Much of the speech in The Long Song is written in Jamaican dialect, which adds atmosphere to the book. I think this would be even better on audio, as I’m sure my inner mind doesn’t quite do it justice! It isn’t hard to understand the dialect, in fact the whole book is quick and easy to read. I felt that this was actually one of the negatives of the book – it was so light that it seemed to skim over some very important scenes. The plot was quite simple, but the book covered a reasonably large chunk of time. This speed of events meant that I didn’t fully connect with July or understand which emotions she was experiencing. 

The narrator, July, frequently addresses the reader of the book, adding references to her present day life. 

Reader, my son tells me that this is too indelicate a commencement of any tale. Please pardon me, but your storyteller is a woman possessed of a forthright tongue and a little ink. 

Having read a few other reviews I’ve discovered that this style seems to annoy some people, but I found it a refreshing change to the similarity of many books. 

Overall, it was a light, entertaining read, but I have heard the amazing way Andrea Levy narrates her books and so I recommend getting the audio version of The Long Song.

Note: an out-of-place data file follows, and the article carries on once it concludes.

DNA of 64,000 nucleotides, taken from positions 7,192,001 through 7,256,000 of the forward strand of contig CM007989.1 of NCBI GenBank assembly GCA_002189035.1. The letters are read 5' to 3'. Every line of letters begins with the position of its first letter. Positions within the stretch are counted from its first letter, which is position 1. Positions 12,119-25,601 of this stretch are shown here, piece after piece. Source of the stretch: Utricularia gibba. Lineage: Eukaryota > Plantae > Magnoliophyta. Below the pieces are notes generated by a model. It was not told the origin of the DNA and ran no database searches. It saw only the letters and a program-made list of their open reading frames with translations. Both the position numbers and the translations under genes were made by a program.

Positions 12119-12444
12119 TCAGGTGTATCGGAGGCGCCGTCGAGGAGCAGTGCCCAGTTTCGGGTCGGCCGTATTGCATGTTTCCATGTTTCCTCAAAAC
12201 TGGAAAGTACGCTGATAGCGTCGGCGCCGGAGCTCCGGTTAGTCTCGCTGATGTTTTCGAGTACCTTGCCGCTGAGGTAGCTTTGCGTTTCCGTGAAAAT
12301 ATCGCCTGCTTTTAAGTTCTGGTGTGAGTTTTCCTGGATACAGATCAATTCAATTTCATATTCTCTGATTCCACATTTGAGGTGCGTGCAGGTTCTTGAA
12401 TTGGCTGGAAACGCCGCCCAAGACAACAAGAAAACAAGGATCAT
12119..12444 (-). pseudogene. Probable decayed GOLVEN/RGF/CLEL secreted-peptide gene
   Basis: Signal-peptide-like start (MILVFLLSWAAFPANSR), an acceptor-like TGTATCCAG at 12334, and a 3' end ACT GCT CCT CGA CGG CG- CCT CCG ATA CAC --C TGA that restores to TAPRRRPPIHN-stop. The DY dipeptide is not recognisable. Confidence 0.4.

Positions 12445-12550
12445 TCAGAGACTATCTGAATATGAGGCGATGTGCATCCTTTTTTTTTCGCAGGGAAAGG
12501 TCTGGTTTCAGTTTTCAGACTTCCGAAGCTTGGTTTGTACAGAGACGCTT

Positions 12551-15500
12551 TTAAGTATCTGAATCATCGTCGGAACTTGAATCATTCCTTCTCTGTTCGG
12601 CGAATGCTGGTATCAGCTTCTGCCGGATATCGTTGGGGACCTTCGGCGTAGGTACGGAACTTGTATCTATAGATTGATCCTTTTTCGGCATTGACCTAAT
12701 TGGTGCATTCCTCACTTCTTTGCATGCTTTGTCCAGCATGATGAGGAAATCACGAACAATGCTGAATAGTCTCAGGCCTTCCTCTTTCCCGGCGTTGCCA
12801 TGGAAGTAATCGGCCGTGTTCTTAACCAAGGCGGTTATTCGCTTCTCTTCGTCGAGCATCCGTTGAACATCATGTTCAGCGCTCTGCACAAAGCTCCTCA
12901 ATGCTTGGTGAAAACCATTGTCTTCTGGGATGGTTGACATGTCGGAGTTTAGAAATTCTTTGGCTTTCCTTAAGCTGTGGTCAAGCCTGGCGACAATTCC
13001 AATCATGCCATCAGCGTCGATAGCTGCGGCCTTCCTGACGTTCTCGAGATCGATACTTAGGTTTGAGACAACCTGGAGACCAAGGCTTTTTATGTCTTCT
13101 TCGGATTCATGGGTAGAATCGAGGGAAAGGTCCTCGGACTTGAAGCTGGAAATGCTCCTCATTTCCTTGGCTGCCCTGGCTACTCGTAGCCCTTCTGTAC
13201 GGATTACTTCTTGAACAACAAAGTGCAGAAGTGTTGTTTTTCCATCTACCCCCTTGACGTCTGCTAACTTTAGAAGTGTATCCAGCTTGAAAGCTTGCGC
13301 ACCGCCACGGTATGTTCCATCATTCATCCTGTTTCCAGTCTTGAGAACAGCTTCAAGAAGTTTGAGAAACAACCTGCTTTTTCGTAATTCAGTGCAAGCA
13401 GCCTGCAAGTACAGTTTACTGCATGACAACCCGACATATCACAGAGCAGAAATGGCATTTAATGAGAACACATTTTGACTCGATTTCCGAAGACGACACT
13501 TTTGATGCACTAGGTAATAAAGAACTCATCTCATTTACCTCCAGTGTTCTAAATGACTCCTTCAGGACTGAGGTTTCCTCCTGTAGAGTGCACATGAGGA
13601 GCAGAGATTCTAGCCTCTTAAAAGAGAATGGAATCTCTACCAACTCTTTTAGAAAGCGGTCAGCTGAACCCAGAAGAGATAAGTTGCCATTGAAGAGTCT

Did you enjoy The Long Song?

Do you think it will make it onto the Orange short list tomorrow?

2000 - 2007 Chunkster Historical Fiction Orange Prize Other Prizes

Small Island – Andrea Levy


Winner of the 2004 Orange Prize, Winner of 2004 Whitbread Prize (now Costa)

Small Island is a book I have been meaning to read for a very long time, but for some reason it never really grabbed my attention and kept sinking down the TBR pile. In an effort to prevent it from becoming lost forever under stacks of books I made a conscious decision to read it, but it still took me three months to finally start!

Small Island follows the first wave of Caribbean immigrants as they move from Jamaica to the UK. The book centres on four characters: Jamaican newly-weds, Gilbert and Hortense; and English couple, Queenie and Bernard. Bernard has failed to return from WWII and so Queenie lets rooms in her house to the Jamaican couple. We discover their complex relationships as well as their individual feelings as they cope with the effects of war and moving to a new country. The plot travels forwards and backwards in time, describing their lives before, during and after the war, but the main theme of the book is the racism encountered in both countries.

The pace of the book was gentle and I’d describe it as charming rather than the more intense book I was expecting. The plot held my attention, but although I was entertained all the way through I didn’t encounter anything that really bowled me over.

The narratives of the women were well done, but I found the male characters to be less convincing and almost boring in places. Bernard’s section was the weakest and I question its inclusion in the book.

I also found the book lacked vivid descriptions – I couldn’t picture the Jamaican scenes and I’d have had no idea where in the world they were if I hadn’t been told. These are minor quibbles really – a 560 page book has to be very good to provide an interesting plot throughout.

Recommended to the few people that haven’t already read it!

I have reserved a copy of The Long Song from the library and will be interested to see if it is good enough to win this year’s Orange prize.

Have you read Small Island?

Which is the best Andrea Levy book you have read?